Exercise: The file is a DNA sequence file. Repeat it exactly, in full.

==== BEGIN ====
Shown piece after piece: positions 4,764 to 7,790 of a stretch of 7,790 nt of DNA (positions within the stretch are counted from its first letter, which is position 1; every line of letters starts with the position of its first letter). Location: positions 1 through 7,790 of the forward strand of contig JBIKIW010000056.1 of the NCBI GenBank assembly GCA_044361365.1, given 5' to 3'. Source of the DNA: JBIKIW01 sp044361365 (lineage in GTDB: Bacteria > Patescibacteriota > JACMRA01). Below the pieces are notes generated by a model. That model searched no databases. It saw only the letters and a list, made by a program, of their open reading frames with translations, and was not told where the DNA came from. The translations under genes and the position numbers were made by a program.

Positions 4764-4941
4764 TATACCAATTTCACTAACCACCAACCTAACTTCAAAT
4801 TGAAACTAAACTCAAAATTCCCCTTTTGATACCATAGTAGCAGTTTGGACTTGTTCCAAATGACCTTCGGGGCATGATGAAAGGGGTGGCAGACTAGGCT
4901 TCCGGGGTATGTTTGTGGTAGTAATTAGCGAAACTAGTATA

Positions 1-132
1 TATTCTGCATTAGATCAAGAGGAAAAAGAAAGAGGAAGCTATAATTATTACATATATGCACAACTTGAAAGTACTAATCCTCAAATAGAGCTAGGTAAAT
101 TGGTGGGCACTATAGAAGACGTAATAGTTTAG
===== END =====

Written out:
Shown piece after piece: positions 4,764 to 7,790 of a stretch of 7,790 nt of DNA (positions within the stretch are counted from its first letter, which is position 1; every line of letters starts with the position of its first letter). Location: positions 1 through 7,790 of the forward strand of contig JBIKIW010000056.1 of the NCBI GenBank assembly GCA_044361365.1, given 5' to 3'. Source of the DNA: JBIKIW01 sp044361365 (lineage in GTDB: Bacteria > Patescibacteriota > JACMRA01). Below the pieces are notes generated by a model. That model searched no databases. It saw only the letters and a list, made by a program, of their open reading frames with translations, and was not told where the DNA came from. The translations under genes and the position numbers were made by a program.

Positions 4764-4941
4764 TATACCAATTTCACTAACCACCAACCTAACTTCAAAT
4801 TGAAACTAAACTCAAAATTCCCCTTTTGATACCATAGTAGCAGTTTGGACTTGTTCCAAATGACCTTCGGGGCATGATGAAAGGGGTGGCAGACTAGGCT
4901 TCCGGGGTATGTTTGTGGTAGTAATTAGCGAAACTAGTATA

Positions 1-132
1 TATTCTGCATTAGATCAAGAGGAAAAAGAAAGAGGAAGCTATAATTATTACATATATGCACAACTTGAAAGTACTAATCCTCAAATAGAGCTAGGTAAAT
101 TGGTGGGCACTATAGAAGACGTAATAGTTTAG